What Face Do You Have?

21 December 2008 Fourth Sunday of Advent
2 Samuel 7, 1-16, Psalm 89, Rom 16, 25-27 and Luke 1, 26-38: The Annunciation

Note: The Gospel is the same for both the 20th and 21st December 2008. This homily can be used for both the dawn masses and the 4th Sunday of Advent.

The internet uses emoticons as substitute for facial expressions we usually get in face-to-face conversations. There are different facial expressions. But no emoticons can draw a “Yes” face or a “No” face.

What’s a “NO” face? In the time of the prophet Isaiah in the Old Testament, God argued with Ahaz practically begging Ahaz to accept the promise he wished to offer through the prophet Isaiah. The Lord told Ahaz, “The Virgin shall be with child, and bear a son and shall name him Emmanuel.” But Ahaz said, “No”.

Perhaps, Ahaz is typical of many of us. God plans great things for us, but we resist and argue with him. Take for example opportunities to serve others. What is our common answer? Paki-hugas ng pinggan, anak? May gagawin pa ako e! Makisuyo po, pwede bang makigamit ng computer? Di pwede! Linis naman tayo ng ating tambayan? Ay, di ako pwede. May tatapusin pa kasi ako.

Or you can watch your attitude whenever someone makes a promise. Like the first reading, the Lord makes the same promise of establishing an eternal kingdom. If faced with a somewhat grandiose promise what do you say: Ay naku, hindi yan matutupad. Hmp, promise are meant to be broken. Yang pangako mong iibigin ako magpakailanman, tingnan natin, mapapako din yan.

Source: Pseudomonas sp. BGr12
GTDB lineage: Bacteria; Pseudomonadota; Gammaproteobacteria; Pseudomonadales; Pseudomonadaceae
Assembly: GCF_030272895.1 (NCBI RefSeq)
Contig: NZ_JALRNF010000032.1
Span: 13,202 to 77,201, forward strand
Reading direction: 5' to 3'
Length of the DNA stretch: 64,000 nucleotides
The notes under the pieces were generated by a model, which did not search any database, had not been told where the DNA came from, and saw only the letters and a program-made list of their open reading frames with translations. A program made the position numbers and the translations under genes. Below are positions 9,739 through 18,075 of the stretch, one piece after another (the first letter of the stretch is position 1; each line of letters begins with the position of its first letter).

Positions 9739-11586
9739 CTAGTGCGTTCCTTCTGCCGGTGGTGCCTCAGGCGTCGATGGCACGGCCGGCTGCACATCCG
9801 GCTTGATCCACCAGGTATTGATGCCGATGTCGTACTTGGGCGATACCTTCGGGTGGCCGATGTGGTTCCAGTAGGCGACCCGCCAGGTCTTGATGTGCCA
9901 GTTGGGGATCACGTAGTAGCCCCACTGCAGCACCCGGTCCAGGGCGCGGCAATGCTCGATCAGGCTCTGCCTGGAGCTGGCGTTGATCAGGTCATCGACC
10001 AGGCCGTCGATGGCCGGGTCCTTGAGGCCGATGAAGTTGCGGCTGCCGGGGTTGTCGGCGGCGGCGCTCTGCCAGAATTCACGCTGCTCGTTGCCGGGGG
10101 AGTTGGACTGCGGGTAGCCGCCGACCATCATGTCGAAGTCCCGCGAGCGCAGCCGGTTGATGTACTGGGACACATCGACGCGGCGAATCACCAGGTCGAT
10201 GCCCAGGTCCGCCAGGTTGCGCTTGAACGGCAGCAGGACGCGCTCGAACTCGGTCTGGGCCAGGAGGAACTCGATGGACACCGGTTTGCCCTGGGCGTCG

Kapag puro ka, “NO” , kung palagi kang NEGAtive --- you have a “NO-FACE!”

What’s a “Yes” face?

During his days as president, Thomas Jefferson and a group of companions were traveling across the country on horseback. They came to a river which had left its banks because of a recent downpour. The swollen river had washed the bridge away. Each rider was forced to ford the river on horseback, fighting for his life against the rapid currents.

The very real possibility of death threatened each rider, which caused the traveler who was not part of their group to step aside and watch. After several had plunged in and made it to the other side, the traveler asked President Jefferson if he would ferry him across the river. The president agreed without hesitation.

The man climbed on and shortly thereafter, the two of them made it safely to the other side. As the stranger slid off the back of the saddle into dry ground, one in the group asked him, “Tell me, why did you select the president to ask this favor of?” The man was shocked, admitting he had no idea it was the president who had helped him. “All I know,” he said, “is that on some of your faces was written the answer, “No” and on some of them was the answer “Yes”. His was a “Yes” face.

When God asked Mary to be the mother of His Son, Mary readily agreed and made herself available. She said, “I am the handmaid of the Lord!” Mary had a “Yes-face!”

So, kapag puro ka: “Ok po, pwede po akong tumulong. Ano po ang puwede kong gawin. Sige po, volunteer po ako sa paghahakot ng relief goods. Ako na po ang maghuhugas ng pinggan. Ipapaxerox ko na po ito mamya. Tingnan ko po kung puwede po ako.” Ikaw ay may “YES-FACE!”

God cannot enter into our hearts unless we become more hospitable to him. Having a Yes-face is about being available for someone, other than our selfish self. Being ready to serve other than be served. Thus, we pray that we open ourselves up, to soften our resistance to God’s blessings, to free ourselves from the obstacles that hinder Christ’s entrance in our hearts, to make ourselves more welcoming to Him and others. Only if we say yes to God, “Let your will be done” as Mary said, will we be able to be ready for his promise: “He shall receive blessing from the Lord.”

So, how about you? Do you have a NO-Face or a YES-face?

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